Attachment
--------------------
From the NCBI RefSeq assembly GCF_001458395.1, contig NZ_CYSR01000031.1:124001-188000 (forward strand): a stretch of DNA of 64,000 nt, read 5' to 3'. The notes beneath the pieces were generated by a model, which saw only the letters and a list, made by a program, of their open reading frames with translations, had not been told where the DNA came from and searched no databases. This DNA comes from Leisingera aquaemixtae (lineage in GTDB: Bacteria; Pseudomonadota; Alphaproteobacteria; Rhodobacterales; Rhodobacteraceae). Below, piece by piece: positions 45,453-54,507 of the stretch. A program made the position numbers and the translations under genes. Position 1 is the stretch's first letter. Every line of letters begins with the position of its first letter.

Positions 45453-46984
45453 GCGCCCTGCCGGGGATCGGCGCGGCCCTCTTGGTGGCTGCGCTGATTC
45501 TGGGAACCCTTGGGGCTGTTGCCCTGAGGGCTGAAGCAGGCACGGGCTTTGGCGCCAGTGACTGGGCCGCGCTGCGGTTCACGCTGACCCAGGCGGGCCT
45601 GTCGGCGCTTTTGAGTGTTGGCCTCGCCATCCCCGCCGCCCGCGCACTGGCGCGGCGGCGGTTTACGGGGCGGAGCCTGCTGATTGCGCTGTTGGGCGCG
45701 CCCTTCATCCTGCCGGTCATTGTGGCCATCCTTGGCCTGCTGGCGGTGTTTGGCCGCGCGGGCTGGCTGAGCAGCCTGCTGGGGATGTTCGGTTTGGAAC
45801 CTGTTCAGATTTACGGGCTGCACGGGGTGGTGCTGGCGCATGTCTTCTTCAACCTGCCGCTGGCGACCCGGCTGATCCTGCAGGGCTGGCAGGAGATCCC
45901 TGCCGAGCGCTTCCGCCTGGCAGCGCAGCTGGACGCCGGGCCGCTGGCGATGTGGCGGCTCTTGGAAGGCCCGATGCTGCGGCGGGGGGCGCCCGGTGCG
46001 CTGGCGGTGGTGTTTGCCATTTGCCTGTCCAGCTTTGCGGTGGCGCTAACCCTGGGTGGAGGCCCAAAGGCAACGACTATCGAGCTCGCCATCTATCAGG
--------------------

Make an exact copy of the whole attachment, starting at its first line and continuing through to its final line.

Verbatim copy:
From the NCBI RefSeq assembly GCF_001458395.1, contig NZ_CYSR01000031.1:124001-188000 (forward strand): a stretch of DNA of 64,000 nt, read 5' to 3'. The notes beneath the pieces were generated by a model, which saw only the letters and a list, made by a program, of their open reading frames with translations, had not been told where the DNA came from and searched no databases. This DNA comes from Leisingera aquaemixtae (lineage in GTDB: Bacteria; Pseudomonadota; Alphaproteobacteria; Rhodobacterales; Rhodobacteraceae). Below, piece by piece: positions 45,453-54,507 of the stretch. A program made the position numbers and the translations under genes. Position 1 is the stretch's first letter. Every line of letters begins with the position of its first letter.

Positions 45453-46984
45453 GCGCCCTGCCGGGGATCGGCGCGGCCCTCTTGGTGGCTGCGCTGATTC
45501 TGGGAACCCTTGGGGCTGTTGCCCTGAGGGCTGAAGCAGGCACGGGCTTTGGCGCCAGTGACTGGGCCGCGCTGCGGTTCACGCTGACCCAGGCGGGCCT
45601 GTCGGCGCTTTTGAGTGTTGGCCTCGCCATCCCCGCCGCCCGCGCACTGGCGCGGCGGCGGTTTACGGGGCGGAGCCTGCTGATTGCGCTGTTGGGCGCG
45701 CCCTTCATCCTGCCGGTCATTGTGGCCATCCTTGGCCTGCTGGCGGTGTTTGGCCGCGCGGGCTGGCTGAGCAGCCTGCTGGGGATGTTCGGTTTGGAAC
45801 CTGTTCAGATTTACGGGCTGCACGGGGTGGTGCTGGCGCATGTCTTCTTCAACCTGCCGCTGGCGACCCGGCTGATCCTGCAGGGCTGGCAGGAGATCCC
45901 TGCCGAGCGCTTCCGCCTGGCAGCGCAGCTGGACGCCGGGCCGCTGGCGATGTGGCGGCTCTTGGAAGGCCCGATGCTGCGGCGGGGGGCGCCCGGTGCG
46001 CTGGCGGTGGTGTTTGCCATTTGCCTGTCCAGCTTTGCGGTGGCGCTAACCCTGGGTGGAGGCCCAAAGGCAACGACTATCGAGCTCGCCATCTATCAGG